Let’s talk about the weather!

On our third day of continuous rain (May 2), I believe that a post on the weather is in order. As you probably know, when it rains, there is no banding, as it would be too dangerous for the birds. However, we can still observe and do our daily census, although there is not much to see and hear in pouring rain. So, we try to stay busy by sleeping (!), cleaning, cooking, entering data and writing blog entries. But life is easy when your roof is sturdy and there is food in the fridge.

It is a different story for birds, and all non-human animals, for that matter. They still need to find food and shelter, even during inclement weather. In Spring, some birds solve the problem with a reverse migration, flying back south to better climes. How far and for how long is still a mystery, one that might be slowly teased apart by marking birds with nanotags. These tags, worn by birds like small backpacks, are tiny, lightweight radio transmitters, which emit a signal that can be picked by an array of towers (http://www.bsc-eoc.org/research/motus/index.jsp?lang=EN) across the breeding and wintering ranges. Once picked up on the towers they pass, their movements would be revealed in greater detail than ever before. Swallows, for example, seem to be very good at reverse migration, flying away during bouts of rain, when the aerial insects they feed upon disappear, and returning when better weather has returned.

Other birds choose to stick it out, hunkering down during downpours and hoping for breaks to be able to feed. This is what a bright, (FOY), male, Yellow Warbler did on May 1st, when we watched it hungrily feeding on bugs on the Gargantua during the brief appearance of the sun in the evening.

As a matter of fact, it is fair to say that weather influences almost all aspects of a bird’s life. During migration, wind has the most direct influence, its strength and direction literally dictating when birds migrate. No sane bird will try to fly into a head-wind but will jump at the chance to get push from a moderately strong tail-wind. Rain puts a damper on all activities.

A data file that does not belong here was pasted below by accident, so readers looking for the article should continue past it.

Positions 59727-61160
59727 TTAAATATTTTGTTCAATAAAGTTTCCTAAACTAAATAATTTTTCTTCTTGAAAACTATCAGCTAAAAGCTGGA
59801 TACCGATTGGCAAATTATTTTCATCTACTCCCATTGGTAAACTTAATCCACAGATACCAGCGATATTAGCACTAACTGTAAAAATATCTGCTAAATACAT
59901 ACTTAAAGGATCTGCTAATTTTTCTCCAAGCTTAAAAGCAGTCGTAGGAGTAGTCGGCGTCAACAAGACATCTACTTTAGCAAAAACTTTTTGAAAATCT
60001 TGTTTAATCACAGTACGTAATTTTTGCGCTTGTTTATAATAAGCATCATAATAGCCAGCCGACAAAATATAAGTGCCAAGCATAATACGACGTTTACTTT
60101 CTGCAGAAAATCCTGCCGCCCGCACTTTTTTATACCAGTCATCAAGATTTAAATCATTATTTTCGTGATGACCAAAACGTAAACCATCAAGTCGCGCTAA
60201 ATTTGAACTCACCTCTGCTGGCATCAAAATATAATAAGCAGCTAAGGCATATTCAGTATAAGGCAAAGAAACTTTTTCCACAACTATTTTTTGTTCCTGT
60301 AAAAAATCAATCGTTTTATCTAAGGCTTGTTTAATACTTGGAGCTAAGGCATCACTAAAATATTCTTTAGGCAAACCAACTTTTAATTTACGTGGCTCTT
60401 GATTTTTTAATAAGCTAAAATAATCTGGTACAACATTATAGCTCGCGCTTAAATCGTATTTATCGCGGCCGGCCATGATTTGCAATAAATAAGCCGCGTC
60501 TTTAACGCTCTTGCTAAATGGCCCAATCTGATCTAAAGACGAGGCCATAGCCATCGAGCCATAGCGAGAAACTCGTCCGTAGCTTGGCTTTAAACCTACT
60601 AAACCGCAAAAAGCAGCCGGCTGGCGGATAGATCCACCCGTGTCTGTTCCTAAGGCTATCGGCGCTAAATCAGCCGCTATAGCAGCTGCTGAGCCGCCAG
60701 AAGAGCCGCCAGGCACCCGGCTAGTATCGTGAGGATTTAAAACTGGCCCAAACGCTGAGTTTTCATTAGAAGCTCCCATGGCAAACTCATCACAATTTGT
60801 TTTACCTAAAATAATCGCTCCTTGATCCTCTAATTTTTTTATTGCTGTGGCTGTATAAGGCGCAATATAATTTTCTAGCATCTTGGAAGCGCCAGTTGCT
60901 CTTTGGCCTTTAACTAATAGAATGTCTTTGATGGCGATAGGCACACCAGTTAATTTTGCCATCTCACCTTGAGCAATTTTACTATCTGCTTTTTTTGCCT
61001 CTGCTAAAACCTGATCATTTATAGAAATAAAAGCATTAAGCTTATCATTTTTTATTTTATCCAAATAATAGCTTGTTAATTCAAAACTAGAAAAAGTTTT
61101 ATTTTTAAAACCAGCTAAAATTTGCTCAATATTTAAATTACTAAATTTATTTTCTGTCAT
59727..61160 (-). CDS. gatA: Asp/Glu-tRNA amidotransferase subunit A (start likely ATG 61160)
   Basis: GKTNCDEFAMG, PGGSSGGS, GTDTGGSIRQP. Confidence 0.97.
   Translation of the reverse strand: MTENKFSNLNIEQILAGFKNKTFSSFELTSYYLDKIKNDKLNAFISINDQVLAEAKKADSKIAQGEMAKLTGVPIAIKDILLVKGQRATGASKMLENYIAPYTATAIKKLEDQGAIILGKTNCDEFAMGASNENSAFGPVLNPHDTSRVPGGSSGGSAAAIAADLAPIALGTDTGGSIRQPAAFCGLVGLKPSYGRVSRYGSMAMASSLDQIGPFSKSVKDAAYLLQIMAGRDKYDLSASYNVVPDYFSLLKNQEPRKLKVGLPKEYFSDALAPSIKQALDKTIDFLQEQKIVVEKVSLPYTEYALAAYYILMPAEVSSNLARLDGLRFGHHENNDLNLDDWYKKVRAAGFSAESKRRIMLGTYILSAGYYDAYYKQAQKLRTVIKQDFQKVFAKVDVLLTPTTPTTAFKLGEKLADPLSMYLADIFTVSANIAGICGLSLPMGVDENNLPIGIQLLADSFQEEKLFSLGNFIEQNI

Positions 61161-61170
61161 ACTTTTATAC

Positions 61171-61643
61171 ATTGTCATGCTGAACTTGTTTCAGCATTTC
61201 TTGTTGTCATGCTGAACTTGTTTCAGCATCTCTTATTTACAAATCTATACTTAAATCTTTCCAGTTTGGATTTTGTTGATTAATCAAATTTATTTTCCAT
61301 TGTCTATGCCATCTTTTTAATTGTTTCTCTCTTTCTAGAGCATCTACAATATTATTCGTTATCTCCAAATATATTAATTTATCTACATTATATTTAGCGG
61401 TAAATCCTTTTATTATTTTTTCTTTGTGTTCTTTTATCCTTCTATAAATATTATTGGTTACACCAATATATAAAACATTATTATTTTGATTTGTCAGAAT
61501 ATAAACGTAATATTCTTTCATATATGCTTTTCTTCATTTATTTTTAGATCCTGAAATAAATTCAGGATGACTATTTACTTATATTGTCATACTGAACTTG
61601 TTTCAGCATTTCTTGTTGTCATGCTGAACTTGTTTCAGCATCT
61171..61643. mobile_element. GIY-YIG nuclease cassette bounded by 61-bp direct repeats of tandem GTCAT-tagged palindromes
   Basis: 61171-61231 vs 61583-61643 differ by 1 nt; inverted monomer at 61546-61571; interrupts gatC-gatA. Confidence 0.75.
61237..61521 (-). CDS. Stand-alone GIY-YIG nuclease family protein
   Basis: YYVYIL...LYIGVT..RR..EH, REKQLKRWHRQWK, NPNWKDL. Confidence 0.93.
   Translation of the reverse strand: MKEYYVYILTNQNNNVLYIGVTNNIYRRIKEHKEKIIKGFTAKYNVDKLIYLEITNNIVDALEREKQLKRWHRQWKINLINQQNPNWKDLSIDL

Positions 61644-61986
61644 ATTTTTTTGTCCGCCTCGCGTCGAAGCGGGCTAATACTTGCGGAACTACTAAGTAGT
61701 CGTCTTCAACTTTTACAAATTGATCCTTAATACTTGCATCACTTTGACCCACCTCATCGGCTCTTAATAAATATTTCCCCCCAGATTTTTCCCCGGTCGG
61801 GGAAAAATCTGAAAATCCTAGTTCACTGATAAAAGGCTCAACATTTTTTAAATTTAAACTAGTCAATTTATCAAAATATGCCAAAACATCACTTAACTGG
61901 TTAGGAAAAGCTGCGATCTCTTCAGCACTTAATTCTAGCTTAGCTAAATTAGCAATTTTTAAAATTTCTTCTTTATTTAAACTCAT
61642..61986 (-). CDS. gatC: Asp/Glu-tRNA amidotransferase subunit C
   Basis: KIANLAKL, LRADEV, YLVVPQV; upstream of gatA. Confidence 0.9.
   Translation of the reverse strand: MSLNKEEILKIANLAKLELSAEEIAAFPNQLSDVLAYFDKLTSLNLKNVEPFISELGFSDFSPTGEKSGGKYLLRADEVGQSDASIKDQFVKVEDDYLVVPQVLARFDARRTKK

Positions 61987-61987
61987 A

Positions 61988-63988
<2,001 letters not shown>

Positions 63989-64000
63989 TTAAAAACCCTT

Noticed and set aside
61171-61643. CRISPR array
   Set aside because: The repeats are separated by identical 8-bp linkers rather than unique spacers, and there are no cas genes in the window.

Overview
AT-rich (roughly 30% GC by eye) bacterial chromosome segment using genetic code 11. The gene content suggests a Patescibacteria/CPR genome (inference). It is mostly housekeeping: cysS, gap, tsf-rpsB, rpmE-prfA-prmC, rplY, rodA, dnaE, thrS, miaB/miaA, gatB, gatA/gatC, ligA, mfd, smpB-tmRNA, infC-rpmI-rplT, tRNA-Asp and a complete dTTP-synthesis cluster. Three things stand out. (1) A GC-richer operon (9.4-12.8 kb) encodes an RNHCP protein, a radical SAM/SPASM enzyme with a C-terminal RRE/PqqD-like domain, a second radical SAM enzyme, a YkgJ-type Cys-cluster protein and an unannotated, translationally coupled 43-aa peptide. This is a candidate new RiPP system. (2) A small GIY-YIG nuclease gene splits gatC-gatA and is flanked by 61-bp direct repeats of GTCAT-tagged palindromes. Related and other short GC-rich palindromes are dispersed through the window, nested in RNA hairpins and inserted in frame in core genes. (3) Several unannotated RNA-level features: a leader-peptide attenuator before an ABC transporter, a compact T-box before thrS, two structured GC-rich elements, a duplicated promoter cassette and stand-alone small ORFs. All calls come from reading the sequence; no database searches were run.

At breeding time, it all comes down to being able to feed and protect your eggs/young. For example, a prolonged drought could diminish food availability, while a long episode of rain can also directly and indirectly affect birds. A few years ago, for example, there was a brood of Canada Geese growing up around the station. And then it rained for a couple of days on end: we could only watch helplessly as mother Goose try to protect her goslings under her broad wings as the rain fell hard from the heavens. A few goslings must have been very hungry, as they would always escape to feed, exposed to the elements and getting soaked in the process. Sadly, when the rain stopped, we found the listless body of a gosling who had evidently become victim to the onslaught of rain and cold…

Before the rain started three days ago at Cabot Head, there indeed were birds to see! We got to see the Blue-Gray Gnatcatcher again on the morning of April 28, still wheezing in its joyous way. A Cape May Warbler, flashy in its Spring plumage, was seen during census on that day too, smashing the earliest record of documentation at Cabot Head by several days given that the previous earliest record was May 2, 2012. The fifth species of warbler detected this April was an Ovenbird, caught in our nets, again on April 28! A Savannah Sparrow on April 29 was another FOY.

And then, from Sunday, April 30 to Tuesday, May 2, the sky opened up and unleashed a deluge of biblical proportions. Fighting the early onslaught of cabin fever, the whole international crew now hopes for a change in the weather. It must be said, however, that even in the case of prolonged rain, exciting observations can be made. On our return drive from the Annual General Meeting on Sunday April 30, we got to see the very faithful, but also very wet, Snowy Owl of the Ferndale Flats. This very white (so, potentially, adult male) individual has been seen around the Flats for more than two months now. Delphine (from Belgium) and Orlando (from Nicaragua) were delighted to see their first Snowy Owl. It was also a treat for Brandan (from Long Point) and yours truly (from Cabot Head). Who can have too much of a Snowy Owl?